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Wednesday, 13 October, 1999, 17:56 GMT 18:56 UK
Train drivers take action over safety
Paddington minute's silence
Crash site worker stands in silent respect
The train drivers' union, Aslef, has told its drivers to double-man a train if its safety system is switched off or faulty, in the wake of the Paddington rail crash.

If two drivers were not allowed in the cab in such circumstances the train should be taken out of service, said the union.

London Train Crash
The practice of having two drivers in cabs ended about four years ago.

The union will not ballot its members on industrial action but plans to hold a meeting with the train companies to discuss safety.

It is also telling its members to slow down to 10mph on passenger trains and 5mph when driving freight trains at the 22 signals identified as being passed most often at red.

The union said the action should continue until the signals are improved.

"We are making these instructions because today the railway is still operating in the same manner as on the day of the tragic Ladbroke Grove crash," General Secretary Mick Rix told a news conference at Aslef's London head office.

Aslef's members are angry at Railtrack and the rail operators who, they say, should have introduced Automatic Train Protection (ATP) after the 1988 Clapham rail disaster.

queen at paddington
The Queen visits the scene of the crash
The biggest rail union, the RMT, also said the entire culture of the industry should be examined in the wake of the Paddington crash because workers were "fed up" with being blamed for safety lapses.

The union is expected to announce on Thursday that guards at 23 train companies have voted to take industrial action in protest at plans to "water down" their role.

The death toll in the Paddington crash more than a week ago, when a Thames commuter service collided with a Great Western express train, is likely to be nearer to 30 than 40, police have said.

Police are investigating the possibility of criminal proceedings, including a charge of corporate manslaughter if there is enough evidence to support it.

The last carriage has now been removed and crash investigators are spending the rest of the day combing the site at Ladbroke Grove.

Search teams are planning to conduct a final sweep of the entire area tomorrow, with the help of a human remains sniffer dog, before handing the site over to Railtrack and the Health and Safety Executive.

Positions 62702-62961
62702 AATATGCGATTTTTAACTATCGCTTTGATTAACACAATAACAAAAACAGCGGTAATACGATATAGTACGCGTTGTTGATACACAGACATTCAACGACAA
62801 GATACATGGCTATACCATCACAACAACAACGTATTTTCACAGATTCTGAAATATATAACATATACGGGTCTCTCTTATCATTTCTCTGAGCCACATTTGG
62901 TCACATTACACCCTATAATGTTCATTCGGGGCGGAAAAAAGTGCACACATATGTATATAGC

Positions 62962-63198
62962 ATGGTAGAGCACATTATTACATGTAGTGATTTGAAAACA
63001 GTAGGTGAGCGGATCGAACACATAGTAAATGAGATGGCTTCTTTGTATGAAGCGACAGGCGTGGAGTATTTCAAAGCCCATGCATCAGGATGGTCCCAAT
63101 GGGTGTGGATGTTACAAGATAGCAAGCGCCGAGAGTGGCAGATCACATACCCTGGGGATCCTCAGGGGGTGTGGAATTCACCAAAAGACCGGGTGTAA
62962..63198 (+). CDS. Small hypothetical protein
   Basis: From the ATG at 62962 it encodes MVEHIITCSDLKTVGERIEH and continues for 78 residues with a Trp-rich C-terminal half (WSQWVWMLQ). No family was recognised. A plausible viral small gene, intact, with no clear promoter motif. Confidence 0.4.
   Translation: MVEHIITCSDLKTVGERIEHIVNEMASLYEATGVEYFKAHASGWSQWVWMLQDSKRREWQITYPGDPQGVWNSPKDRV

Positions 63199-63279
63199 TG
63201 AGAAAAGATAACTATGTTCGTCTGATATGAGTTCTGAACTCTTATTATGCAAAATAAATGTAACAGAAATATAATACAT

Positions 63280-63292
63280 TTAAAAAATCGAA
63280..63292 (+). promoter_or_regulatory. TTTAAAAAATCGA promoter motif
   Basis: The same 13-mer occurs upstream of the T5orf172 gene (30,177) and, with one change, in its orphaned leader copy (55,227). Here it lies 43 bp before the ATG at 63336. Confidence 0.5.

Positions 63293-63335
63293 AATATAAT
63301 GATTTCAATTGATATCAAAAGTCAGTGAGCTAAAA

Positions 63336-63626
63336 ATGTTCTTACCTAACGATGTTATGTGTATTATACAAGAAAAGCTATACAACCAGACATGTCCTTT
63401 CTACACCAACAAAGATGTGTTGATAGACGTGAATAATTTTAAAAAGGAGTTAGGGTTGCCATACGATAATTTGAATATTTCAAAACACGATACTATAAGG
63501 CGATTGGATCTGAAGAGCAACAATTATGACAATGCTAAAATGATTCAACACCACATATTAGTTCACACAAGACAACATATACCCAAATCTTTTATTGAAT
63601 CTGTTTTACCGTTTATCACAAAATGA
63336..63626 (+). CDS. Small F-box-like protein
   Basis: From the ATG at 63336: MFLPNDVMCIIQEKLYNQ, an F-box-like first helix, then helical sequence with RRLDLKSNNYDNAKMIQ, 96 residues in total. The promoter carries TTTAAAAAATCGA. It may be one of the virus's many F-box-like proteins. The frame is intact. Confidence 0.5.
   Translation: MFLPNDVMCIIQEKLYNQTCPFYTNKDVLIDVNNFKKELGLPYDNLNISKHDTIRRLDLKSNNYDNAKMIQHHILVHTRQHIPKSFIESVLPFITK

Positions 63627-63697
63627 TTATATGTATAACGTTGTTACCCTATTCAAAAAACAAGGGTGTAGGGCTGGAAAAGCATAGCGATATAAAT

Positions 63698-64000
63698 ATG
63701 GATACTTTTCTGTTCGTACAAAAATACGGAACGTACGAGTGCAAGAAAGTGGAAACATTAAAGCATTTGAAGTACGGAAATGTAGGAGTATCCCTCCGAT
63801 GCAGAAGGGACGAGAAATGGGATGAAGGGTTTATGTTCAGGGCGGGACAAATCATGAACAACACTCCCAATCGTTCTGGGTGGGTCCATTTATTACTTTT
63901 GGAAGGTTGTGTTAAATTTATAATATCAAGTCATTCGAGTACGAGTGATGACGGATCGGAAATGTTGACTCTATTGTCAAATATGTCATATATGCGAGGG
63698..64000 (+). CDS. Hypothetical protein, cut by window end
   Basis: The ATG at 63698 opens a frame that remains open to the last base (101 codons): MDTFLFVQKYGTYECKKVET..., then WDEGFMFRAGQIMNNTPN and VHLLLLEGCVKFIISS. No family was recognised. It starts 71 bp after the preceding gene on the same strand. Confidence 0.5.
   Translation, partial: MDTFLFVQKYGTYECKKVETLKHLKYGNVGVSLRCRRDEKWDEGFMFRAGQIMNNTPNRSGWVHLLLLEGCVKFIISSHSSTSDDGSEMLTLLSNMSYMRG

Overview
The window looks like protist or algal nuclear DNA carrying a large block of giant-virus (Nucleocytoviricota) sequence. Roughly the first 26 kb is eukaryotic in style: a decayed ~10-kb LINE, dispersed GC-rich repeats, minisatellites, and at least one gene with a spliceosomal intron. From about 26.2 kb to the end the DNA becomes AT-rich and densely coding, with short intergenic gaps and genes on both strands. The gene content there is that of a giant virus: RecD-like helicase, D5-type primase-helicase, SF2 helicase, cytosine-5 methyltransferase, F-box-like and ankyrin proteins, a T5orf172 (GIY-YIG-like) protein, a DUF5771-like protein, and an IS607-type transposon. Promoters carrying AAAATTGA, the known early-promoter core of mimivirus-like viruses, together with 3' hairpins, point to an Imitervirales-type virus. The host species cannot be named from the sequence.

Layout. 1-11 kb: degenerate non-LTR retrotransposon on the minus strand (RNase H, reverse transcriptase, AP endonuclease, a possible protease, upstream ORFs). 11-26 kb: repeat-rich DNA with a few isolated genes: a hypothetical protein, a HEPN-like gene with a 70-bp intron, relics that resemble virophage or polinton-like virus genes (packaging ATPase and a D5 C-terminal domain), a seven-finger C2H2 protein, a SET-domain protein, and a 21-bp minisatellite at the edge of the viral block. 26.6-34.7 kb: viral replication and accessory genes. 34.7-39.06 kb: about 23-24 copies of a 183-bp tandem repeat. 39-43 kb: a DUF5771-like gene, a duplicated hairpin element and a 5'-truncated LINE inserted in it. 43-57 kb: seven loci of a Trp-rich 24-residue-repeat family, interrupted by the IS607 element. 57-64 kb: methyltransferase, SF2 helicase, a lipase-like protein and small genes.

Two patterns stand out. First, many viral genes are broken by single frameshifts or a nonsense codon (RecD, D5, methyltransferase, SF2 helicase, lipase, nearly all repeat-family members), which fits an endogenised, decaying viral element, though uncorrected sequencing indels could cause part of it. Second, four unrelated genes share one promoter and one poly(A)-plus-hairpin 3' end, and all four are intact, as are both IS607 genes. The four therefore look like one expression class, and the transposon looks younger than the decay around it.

Paddington Station is not expected to re-open until Tuesday 19 October at the earliest, and when services in and out of the station resume they will still face disruption.

Railtrack has said the line controlled by signal 109, which the Thames train passed at red, will not be in use.

The damaged carriages have been removed and taken by road for examination at a laboratory in Crewe, Cheshire.

Some of the carriages involved in the Paddington rail disaster had been damaged in the Southall crash two years ago.

Lawyers acting for victims of the two crashes have demanded none of the carriages are used again until all official inquiries are complete.

The public inquiry into the Southall crash is to resume on 25 October, but will not examine the Paddington crash at first.

Just how it can deal with events common to Southall and Paddington will be announced later, said inquiry chairman Professor John Uff.

The Westminster coroner, Dr Paul Knapman, says DNA testing is being used to identify five of the Paddington victims.

Blood samples have been taken from five families who fear they lost relatives in the disaster. The samples will be checked against remains removed from the site but may not be known until next week.

 WATCH/LISTEN
 ON THIS STORY
Audio
The BBC's Jon Brain: "A search of the underside has failed to find further human remains"
Video
BBC's Robert Hall reports on latest findings at crash site
Audio
Dr Knapman: "We have exhausted conventional methods of identification"
Video
The BBC's Mark Turner: "Later today the detailed forensic search should come to an end"
Video
The BBC's Sian Williams:"Police will be pursuing hoax callers"
Audio
The BBC's Philippa Young: "DNA evidence will now be used"
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